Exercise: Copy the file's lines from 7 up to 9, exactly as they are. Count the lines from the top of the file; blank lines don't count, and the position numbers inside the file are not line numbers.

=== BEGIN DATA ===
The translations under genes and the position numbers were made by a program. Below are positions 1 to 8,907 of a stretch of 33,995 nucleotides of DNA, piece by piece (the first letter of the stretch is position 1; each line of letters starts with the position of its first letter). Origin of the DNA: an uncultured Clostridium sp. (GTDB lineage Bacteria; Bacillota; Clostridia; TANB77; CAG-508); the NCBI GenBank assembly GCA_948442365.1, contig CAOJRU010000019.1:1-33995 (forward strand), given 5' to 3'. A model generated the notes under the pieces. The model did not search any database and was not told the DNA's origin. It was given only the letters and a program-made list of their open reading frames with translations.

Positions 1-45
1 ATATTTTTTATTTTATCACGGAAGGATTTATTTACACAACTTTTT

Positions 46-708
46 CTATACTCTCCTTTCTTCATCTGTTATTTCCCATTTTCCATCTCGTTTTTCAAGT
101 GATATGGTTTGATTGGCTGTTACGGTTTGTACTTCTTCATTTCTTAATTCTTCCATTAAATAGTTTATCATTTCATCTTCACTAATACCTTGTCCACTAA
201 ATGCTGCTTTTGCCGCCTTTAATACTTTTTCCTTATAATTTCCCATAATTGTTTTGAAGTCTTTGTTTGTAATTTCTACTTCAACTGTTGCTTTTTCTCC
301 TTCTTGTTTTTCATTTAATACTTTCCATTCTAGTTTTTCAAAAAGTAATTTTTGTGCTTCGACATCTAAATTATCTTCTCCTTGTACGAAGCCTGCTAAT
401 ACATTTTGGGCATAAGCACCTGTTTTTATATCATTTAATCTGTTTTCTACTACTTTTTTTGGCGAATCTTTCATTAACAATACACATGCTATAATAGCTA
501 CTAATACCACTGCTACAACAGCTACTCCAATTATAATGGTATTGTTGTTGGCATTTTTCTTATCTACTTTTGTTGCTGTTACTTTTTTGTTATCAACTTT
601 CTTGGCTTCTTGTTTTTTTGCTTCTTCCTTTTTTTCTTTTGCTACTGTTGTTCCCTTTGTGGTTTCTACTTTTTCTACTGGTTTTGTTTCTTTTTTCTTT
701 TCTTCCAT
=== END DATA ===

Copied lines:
201 ATGCTGCTTTTGCCGCCTTTAATACTTTTTCCTTATAATTTCCCATAATTGTTTTGAAGTCTTTGTTTGTAATTTCTACTTCAACTGTTGCTTTTTCTCC
301 TTCTTGTTTTTCATTTAATACTTTCCATTCTAGTTTTTCAAAAAGTAATTTTTGTGCTTCGACATCTAAATTATCTTCTCCTTGTACGAAGCCTGCTAAT
401 ACATTTTGGGCATAAGCACCTGTTTTTATATCATTTAATCTGTTTTCTACTACTTTTTTTGGCGAATCTTTCATTAACAATACACATGCTATAATAGCTA